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Pondering pollution…

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Before it's too late, we need to make courageous choices that will recreate a strong alliance between man and Earth. We need a decisive 'yes' to care for creation and a strong commitment to reverse those trends that risk making the situation of decay irreversible. – Pope Benedict XVI (Joseph Cardinal Ratzinger)

 

October began in Paris this year on a Sunday, just as it did in the rest of the world, Nova Scotia included! But here it was a slightly quieter, cleaner Sunday than Paris usually enjoys.

Parisians were required to rest their cars. To take a break from the way of moving around that has done so much damage to this once glittering town – not to mention the rest of the world. Last year 2,500 people died from pollution-related illnesses in Paris; 6,000 perished from fumes in the greater lie de France region. So, maybe it is a good idea to ease up on something that many people have come to depend on while others suffer the consequences.

Some days here in Paris I find myself walking in a cloud of synthetic cologne and cigarette/vape fumes. When I have to walk behind someone trailing the sickening smog of their addictions, I especially miss the “scent free” Nova Scotia environments. Some of my fellow Parisians, I think, must have poured an entire bottle of perfume over themselves, since the air is dense with the disgusting odour for several minutes after they have hurried by. Even worse is the “sweet” billowing vape gas. Since I can't make any of them stop, I think about what I am leaving in my wake. What do I pass on for my fellows to breathe? Well if you could breathe compassion I hope it would be that. But some days I wish I had a water pistol filled with skunk!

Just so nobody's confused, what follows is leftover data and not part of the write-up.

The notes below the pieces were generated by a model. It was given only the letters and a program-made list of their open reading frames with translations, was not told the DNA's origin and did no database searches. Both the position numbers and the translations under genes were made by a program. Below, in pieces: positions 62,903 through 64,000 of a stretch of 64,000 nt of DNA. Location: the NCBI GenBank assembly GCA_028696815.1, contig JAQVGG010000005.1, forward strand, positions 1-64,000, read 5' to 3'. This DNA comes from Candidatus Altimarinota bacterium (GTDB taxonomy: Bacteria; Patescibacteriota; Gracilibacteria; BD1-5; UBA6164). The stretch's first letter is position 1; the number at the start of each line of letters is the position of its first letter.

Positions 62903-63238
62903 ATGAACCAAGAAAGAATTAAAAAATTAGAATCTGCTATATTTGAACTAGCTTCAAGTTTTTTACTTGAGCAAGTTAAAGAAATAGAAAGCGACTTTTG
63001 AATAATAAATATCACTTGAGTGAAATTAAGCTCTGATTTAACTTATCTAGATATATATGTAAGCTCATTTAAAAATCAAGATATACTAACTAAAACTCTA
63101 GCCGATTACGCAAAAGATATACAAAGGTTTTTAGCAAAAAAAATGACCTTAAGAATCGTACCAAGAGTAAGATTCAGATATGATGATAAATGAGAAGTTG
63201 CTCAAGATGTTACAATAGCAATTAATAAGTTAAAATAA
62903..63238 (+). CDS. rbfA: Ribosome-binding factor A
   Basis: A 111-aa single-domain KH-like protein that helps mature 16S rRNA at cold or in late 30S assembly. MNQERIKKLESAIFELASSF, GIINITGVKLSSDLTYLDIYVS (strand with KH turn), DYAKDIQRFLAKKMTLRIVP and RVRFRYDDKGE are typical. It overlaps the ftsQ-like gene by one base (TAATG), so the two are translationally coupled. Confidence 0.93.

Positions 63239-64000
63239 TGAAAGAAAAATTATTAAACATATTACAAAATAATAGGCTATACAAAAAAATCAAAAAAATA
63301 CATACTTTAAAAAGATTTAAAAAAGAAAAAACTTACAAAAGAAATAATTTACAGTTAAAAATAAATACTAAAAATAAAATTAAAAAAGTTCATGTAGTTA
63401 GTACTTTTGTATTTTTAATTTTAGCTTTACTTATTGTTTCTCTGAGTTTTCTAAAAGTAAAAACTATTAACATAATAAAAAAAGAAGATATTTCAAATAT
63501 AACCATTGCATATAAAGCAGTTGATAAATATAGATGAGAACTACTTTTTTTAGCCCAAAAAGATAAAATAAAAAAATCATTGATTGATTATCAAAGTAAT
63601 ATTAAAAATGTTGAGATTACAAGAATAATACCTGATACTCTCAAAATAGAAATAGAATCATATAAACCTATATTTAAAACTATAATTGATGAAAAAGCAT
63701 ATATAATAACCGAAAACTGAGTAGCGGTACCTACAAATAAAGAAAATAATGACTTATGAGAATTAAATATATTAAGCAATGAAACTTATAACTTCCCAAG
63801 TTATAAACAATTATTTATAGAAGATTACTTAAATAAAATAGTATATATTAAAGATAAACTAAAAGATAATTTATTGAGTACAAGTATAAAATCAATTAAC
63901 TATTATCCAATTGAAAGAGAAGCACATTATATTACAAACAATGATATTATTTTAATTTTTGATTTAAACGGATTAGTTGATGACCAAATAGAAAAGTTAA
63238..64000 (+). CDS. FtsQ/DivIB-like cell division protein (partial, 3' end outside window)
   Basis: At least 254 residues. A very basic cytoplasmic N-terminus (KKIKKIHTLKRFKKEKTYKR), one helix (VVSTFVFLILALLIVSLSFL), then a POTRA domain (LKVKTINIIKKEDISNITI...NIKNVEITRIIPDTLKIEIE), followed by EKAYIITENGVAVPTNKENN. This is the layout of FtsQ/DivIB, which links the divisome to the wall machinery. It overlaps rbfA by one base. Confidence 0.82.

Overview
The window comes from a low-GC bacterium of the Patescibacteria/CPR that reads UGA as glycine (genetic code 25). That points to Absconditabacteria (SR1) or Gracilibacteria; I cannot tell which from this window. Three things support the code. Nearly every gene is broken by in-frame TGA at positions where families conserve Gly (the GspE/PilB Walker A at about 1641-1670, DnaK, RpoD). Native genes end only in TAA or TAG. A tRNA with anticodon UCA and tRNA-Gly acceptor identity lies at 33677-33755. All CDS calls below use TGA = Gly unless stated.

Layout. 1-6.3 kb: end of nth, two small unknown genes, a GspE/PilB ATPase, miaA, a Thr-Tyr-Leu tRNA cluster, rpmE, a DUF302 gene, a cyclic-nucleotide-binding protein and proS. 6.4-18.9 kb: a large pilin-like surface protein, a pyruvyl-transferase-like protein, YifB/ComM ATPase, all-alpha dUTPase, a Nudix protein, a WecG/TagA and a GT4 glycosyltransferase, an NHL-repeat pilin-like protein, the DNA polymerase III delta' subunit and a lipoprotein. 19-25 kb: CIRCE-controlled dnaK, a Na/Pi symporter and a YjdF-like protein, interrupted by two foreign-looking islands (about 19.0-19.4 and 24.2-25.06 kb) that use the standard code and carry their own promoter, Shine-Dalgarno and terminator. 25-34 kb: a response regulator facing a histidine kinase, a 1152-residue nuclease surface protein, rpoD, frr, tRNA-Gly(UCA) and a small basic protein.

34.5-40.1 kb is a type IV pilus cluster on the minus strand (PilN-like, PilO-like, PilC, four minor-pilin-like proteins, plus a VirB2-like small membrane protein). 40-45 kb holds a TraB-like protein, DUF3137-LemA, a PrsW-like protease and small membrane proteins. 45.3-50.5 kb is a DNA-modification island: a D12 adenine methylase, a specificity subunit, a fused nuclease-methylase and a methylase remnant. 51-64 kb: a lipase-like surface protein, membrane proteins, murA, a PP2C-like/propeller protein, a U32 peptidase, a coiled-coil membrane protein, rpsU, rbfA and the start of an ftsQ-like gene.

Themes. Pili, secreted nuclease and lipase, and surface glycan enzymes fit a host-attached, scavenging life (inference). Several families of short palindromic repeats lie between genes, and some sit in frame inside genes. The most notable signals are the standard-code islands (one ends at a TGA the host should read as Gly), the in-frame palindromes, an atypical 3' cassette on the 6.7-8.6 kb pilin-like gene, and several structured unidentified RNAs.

I’m not sure this kind of musing is what the Paris authorities had in mind when they implemented their car-free initiative. But this kind of gimmick does invite reflection.

In fact, the roads were only closed from 11 in the morning until six in the evening. This got me to thinking about what people in Nova Scotia would do without the use of their car for a day. Of course this is an unsurprising reality to many who have weathered countless winter storms. But what about on a fiery autumn Sunday?

I wonder would my friends in Lismore walk to church? Or would they stay home and watch television?

And there is the problem with these kinds of little “day off” efforts: they are never a completely ‘off’ experience. First of all, 11 a.m. to 6 p.m. is not even half of a full day. In fact my friends in Lismore could drive to church and be home in time to not really notice any difference in their Sunday routine. But here in Paris maybe the seven hours gave people some kind of pause. Perhaps some folks even experienced what a few hours of fresh air feels like.

The Mormons have a method of coming to a decision echoed in other recovery systems: they fast into a big decision. They abstain from food, thoughts, from engaging in things they enjoy to clear their hearts and minds. So did Parisians fast into some decision together last Sunday? Is taking cars away for part of a day really enough?

There was some follow-up after the event.

"It's magical. Usually when I come in for work, it is unbearable. Frankly, Paris without cars, is just a joy. It is a wild pleasure!" remarked one Parisian according to the local 'franceinfo' news channel. The same source cites a 35 per cent decrease in Paris's air pollution compared to the same time last year. Maybe the gimmick will pay off some day.

Maybe some day people in Paris will enjoy the kind of peace, and fresh air that make the Maritimes so heavenly. Another Parisian summing up her experience of the car-free Sunday really reminds me of the way I describe life in Nova Scotia to anyone interested in life beyond this city of fuming light:

 "We breathe better. There is less noise. It is quieter!

 

Magdalena Randal is a Nova Scotia artist and filmmaker currently studying in Paris.

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